(From a 1911 edition, published by The Century Co., New York.)
COLOSSI OF MEMNON
THE TOMBS OF THE KINGS
Why do you come to Egypt? Do you come to gain a dream, or to regain
lost dreams of old; to gild your life with the drowsy gold of romance,
to lose a creeping sorrow, to forget that too many of your hours are
sullen, grey, bereft? What do you wish of Egypt?
The Sphinx will not ask you, will not care. The Pyramids, lifting
their unnumbered stones to the clear and wonderful skies, have held,
still hold, their secrets; but they do not seek for yours. The
terrific temples, the hot, mysterious tombs, odorous of the dead
desires of men, crouching in and under the immeasurable sands, will
muck you with their brooding silence, with their dim and sombre
repose. The brown children of the Nile, the toilers who sing their
antique songs by the shadoof and the sakieh, the dragomans, the
smiling goblin merchants, the Bedouins who lead your camel into the
pale recesses of the dunes--these will not trouble themselves about
your deep desires, your perhaps yearning hunger of the heart and the
Yet Egypt is not unresponsive.
I came back to her with dread, after fourteen years of absence--years
filled for me with the rumors of her changes. And on the very day of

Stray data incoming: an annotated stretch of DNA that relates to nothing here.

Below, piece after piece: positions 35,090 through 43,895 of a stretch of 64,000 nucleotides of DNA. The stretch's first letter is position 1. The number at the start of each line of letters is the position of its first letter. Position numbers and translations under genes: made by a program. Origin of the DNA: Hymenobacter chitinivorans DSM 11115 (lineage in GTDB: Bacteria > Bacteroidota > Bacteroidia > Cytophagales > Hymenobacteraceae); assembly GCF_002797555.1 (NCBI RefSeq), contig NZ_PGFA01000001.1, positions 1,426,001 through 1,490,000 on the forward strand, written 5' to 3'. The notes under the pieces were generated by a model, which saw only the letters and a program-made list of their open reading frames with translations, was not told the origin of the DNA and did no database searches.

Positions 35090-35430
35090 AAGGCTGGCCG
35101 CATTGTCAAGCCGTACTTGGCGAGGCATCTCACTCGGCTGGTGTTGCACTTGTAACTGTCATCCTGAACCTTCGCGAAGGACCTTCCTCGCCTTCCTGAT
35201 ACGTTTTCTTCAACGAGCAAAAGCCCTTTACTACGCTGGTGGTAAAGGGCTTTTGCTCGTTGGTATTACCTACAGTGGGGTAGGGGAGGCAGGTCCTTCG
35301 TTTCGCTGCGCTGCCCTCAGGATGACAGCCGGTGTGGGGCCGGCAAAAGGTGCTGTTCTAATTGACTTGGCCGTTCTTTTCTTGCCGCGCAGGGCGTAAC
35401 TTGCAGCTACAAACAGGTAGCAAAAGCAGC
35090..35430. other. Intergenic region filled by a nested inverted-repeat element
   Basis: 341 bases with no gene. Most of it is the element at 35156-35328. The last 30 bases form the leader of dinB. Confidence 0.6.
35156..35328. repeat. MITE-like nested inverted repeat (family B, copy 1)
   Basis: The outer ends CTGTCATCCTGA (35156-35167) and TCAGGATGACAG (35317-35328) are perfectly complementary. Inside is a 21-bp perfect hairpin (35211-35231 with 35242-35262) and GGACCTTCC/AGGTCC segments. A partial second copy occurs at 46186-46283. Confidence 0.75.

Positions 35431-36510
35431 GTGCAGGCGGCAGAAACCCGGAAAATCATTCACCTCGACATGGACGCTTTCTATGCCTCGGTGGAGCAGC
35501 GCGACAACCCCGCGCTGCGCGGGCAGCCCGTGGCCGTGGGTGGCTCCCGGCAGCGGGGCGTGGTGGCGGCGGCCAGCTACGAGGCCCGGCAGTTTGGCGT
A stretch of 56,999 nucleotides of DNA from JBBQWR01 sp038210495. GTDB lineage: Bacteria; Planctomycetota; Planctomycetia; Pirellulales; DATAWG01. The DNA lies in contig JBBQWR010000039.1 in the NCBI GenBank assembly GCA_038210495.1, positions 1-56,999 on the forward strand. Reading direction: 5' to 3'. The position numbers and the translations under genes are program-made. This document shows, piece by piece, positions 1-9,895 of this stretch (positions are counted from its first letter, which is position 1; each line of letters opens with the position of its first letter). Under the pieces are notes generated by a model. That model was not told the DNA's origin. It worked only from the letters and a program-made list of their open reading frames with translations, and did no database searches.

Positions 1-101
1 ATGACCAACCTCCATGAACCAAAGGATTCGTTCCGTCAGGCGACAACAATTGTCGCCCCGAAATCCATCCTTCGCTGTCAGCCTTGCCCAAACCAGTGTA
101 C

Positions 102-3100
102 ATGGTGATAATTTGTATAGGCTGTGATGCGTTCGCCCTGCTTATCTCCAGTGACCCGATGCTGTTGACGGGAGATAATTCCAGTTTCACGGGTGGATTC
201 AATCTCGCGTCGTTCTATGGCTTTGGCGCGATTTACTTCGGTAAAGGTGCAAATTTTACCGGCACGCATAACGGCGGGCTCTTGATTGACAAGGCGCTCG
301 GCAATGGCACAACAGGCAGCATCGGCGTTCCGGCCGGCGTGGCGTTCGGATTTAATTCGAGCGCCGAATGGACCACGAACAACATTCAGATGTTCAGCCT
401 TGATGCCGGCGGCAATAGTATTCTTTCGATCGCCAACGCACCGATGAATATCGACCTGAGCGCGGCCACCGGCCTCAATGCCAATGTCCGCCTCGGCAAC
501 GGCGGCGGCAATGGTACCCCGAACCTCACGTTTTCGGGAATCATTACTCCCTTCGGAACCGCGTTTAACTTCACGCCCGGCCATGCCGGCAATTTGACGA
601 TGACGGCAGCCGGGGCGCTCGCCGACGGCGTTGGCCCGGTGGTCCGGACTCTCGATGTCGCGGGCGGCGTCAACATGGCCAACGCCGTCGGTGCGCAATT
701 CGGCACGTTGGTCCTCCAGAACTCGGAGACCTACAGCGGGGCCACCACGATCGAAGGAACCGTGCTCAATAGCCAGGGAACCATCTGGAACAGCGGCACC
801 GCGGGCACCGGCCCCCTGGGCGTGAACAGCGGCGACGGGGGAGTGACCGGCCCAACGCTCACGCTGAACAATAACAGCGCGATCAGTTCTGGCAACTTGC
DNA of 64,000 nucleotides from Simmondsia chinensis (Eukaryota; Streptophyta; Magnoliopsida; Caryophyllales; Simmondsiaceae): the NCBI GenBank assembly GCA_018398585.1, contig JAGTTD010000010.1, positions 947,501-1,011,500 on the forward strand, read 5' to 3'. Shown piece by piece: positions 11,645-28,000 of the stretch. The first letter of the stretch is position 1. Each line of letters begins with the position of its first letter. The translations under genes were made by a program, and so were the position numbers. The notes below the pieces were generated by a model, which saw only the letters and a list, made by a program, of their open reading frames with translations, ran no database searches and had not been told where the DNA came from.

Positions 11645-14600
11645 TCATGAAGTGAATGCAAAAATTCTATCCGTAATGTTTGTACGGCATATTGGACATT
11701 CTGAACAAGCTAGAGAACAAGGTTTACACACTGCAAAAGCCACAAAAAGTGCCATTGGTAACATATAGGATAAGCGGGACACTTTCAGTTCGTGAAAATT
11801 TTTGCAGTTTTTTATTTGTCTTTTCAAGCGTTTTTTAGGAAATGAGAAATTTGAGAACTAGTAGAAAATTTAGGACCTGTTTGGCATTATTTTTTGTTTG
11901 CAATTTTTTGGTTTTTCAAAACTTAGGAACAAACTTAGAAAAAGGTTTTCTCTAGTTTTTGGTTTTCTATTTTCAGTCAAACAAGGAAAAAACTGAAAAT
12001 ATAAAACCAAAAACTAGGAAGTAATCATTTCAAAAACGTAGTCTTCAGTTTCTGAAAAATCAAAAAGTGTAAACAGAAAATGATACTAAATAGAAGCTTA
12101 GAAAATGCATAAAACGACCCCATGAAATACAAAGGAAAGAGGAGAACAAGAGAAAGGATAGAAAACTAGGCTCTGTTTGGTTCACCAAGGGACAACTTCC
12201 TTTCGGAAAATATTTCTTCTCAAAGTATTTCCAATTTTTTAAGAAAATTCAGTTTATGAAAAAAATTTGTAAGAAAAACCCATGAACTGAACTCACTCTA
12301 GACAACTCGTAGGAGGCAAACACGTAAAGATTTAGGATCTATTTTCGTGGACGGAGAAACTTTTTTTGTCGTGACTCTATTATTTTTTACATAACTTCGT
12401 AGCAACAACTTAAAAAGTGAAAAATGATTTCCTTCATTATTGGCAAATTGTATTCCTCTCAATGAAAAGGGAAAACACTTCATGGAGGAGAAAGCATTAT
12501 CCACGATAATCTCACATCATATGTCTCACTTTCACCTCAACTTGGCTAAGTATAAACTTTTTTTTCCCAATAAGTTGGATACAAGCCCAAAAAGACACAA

my arrival she calmly reassured me. She told me in her supremely
magical way that all was well with her. She taught me once more a
lesson I had not quite forgotten, but that I was glad to learn again -
the lesson that Egypt owes her most subtle, most inner beauty to
Kheper, although she owes her marvels to men; that when he created the
sun which shines upon her, he gave her the lustre of her life, and
that those who come to her must be sun-worshippers if they would truly
and intimately understand the treasure or romance that lies heaped
within her bosom.
Thoth, says the old legend, travelled in the Boat of the Sun. If you
would love Egypt rightly, you, too, must be a traveller in that bark.
You must not fear to steep yourself in the mystery of gold, in the
mystery of heat, in the mystery of silence that seems softly showered
out of the sun. The sacred white lotus must be your emblem, and Horus,
the hawk-headed, merged in Ra, your special deity. Scarcely had I set
foot once more in Egypt before Thoth lifted me into the Boat of the
sun and soothed my fears to sleep.
I arrived in Cairo. I saw new and vast hotels; I saw crowded streets;
brilliant shops; English officials driving importantly in victorias,
surely to pay dreadful calls of ceremony; women in gigantic hats, with
Niagaras of veil, waving white gloves as they talked of - I guess - the
latest Cairene scandal.